Blog - Grand Auctions


Diamond mining company Alrosa have found a 102.85 carat diamond in their Jubilee kimberlite pipe in Siberia, Russia. One of the largest diamond mines in the world, it has estimated reserves of more than 170 million carats, and has a solid reputation for large diamond finds.

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  • Posted by Simon Rufus

Petra diamonds, who own the famous Cullinan mine in South Africa, have announced that they have found a 122.5 carat blue diamond there. 109 years ago the mine produced the largest piece of gem quality diamond ever discovered, the Cullinan stone. To read more about this discovery, read our blog The Cullinan II Diamond.

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  • Posted by Simon Rufus
loose rough emeralds

Emerald is the green variety of the mineral beryl. It is coloured green by tiny amounts of chromium and sometimes vanadium. Aquamarine is another example of the mineral beryl except that it is blue. Other varieties include heliodor (yellow), morganite (pink), bixbite (red) and goshenite (colourless).

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  • Posted by Simon Rufus
Ekati diamond mine Canada

As the weather men finally promise a raise in temperatures for the UK, spare a thought for those miners working at the Ekati Diamond Mine in Canada's Northwest territories. The mine is situated 120 miles south of the Arctic circle in an area covered by tundra, lakes, rivers and marshes. It is a humid subarctic continental climate with cool summers and no dry season. The average temperature typically varies from -31°C to 18°C but is rarely below -38°C or above 23°C.

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  • Posted by Simon Rufus
Kimberley diamond mine, South Africa

In the latter half of the nineteenth century, farmers, and especially their young children, would periodically find rough, alluvial diamonds. Washed up in river beds, these early diamond finds were rarely recognised for what they actually were and the gems often remained in the homestead to be used as playthings!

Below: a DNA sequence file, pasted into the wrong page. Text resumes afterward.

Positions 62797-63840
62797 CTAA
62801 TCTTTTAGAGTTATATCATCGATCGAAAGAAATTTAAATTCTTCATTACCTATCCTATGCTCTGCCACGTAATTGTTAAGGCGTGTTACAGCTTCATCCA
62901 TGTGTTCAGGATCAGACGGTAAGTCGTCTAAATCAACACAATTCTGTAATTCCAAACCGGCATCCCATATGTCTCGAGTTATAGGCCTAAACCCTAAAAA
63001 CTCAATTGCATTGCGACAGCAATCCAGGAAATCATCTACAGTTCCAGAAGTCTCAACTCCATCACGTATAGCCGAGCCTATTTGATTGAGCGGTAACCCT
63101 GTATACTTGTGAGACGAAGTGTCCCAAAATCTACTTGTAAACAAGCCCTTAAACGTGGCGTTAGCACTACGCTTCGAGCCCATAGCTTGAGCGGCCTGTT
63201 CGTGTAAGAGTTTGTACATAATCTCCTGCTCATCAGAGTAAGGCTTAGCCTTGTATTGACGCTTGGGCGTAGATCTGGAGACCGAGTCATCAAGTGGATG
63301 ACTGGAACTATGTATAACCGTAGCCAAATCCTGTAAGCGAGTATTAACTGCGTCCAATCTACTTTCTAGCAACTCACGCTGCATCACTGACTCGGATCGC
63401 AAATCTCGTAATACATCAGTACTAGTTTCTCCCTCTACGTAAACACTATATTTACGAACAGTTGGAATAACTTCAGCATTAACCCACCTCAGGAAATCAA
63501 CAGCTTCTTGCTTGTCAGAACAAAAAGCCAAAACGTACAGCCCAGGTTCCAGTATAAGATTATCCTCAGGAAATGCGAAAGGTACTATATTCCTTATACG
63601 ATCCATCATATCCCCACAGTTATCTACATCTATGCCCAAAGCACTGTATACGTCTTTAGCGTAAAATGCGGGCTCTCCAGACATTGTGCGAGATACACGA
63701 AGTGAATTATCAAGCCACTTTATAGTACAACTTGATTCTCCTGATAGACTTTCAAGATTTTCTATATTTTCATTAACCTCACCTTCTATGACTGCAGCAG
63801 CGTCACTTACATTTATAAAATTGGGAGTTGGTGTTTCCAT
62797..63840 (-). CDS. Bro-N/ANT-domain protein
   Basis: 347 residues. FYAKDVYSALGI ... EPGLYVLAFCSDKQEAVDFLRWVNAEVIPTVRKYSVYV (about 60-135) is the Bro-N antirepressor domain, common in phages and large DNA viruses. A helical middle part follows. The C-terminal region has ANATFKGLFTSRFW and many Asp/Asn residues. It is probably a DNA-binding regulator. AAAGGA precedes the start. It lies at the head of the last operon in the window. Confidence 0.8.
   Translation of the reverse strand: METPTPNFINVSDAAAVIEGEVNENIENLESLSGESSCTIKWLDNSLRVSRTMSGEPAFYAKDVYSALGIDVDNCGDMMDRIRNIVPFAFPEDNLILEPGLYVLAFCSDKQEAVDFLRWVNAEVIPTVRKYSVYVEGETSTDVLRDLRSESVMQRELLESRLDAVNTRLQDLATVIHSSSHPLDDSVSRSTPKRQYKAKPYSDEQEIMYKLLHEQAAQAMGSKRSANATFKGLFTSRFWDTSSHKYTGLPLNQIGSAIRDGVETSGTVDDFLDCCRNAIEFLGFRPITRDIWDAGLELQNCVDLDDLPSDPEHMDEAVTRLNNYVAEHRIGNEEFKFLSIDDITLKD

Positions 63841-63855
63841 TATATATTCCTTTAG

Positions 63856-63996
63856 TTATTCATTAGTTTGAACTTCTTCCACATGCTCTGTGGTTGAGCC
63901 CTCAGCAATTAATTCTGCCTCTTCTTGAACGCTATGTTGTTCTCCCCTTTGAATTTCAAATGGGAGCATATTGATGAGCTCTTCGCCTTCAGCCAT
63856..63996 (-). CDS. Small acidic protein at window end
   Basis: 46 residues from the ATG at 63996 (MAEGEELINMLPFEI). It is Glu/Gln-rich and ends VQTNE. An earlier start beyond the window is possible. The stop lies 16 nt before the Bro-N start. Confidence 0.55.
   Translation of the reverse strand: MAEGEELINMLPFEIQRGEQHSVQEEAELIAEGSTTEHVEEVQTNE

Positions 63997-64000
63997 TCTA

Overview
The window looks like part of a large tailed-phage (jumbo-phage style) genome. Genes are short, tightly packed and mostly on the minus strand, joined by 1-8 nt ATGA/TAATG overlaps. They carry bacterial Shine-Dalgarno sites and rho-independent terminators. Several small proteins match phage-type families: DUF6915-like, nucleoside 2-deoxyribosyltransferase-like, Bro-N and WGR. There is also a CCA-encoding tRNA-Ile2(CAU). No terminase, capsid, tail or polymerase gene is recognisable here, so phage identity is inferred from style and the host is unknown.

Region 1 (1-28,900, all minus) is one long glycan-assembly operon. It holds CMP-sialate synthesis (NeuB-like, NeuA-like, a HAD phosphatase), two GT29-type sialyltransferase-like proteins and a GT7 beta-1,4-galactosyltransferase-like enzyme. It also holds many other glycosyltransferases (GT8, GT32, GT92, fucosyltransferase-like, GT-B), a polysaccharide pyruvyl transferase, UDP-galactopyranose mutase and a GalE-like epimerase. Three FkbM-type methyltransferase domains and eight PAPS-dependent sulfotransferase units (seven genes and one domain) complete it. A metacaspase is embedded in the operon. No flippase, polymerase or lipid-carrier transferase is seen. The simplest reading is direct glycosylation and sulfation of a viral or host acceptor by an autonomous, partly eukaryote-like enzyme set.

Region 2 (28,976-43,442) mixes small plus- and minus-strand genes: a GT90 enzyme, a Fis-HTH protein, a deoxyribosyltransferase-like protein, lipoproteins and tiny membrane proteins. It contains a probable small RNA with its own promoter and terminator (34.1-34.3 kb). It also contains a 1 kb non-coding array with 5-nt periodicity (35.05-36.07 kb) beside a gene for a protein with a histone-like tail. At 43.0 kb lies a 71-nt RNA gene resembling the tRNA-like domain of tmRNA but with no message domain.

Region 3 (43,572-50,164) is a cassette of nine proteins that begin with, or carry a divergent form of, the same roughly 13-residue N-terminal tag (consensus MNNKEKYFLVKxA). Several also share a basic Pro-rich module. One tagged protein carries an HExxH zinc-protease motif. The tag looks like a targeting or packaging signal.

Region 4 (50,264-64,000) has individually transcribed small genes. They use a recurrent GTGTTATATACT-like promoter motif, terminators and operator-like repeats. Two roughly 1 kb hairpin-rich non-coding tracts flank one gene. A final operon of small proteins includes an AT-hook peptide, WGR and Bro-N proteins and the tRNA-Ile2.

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  • Posted by Simon Rufus
Cueva de los Cristales, Naica mine, Chihuahua, Mexico

‘Cueva de los Cristales’, or, ‘Cave of Crystals’, is a giant underground cave containing some of the largest, naturally growing crystals ever found on earth. It is situated 300 metres below the surface in Naica, Chihuahua, Mexico. The crystals here are formed of selenite or gypsum and are a brilliant, clear, luminous white. The largest crystal here measures 12 metres in length, 4 metres in diameter and weighs an estimated 55 tons!

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  • Posted by Simon Rufus
Argyle pink Jubilee diamond

An incredible discovery was made at the Argyle diamond mine in the East Kimberley region of a remote northern corner of Western Australia a couple of weeks ago. Miners there found a rough pink diamond weighing 12.76 carats, the largest such stone found in the country. Estimated to be worth millions, the diamond has been named the Argyle Pink Jubilee and will be cut and polished over a period of ten days in Perth, before being sold later this year.

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  • Posted by Simon Rufus

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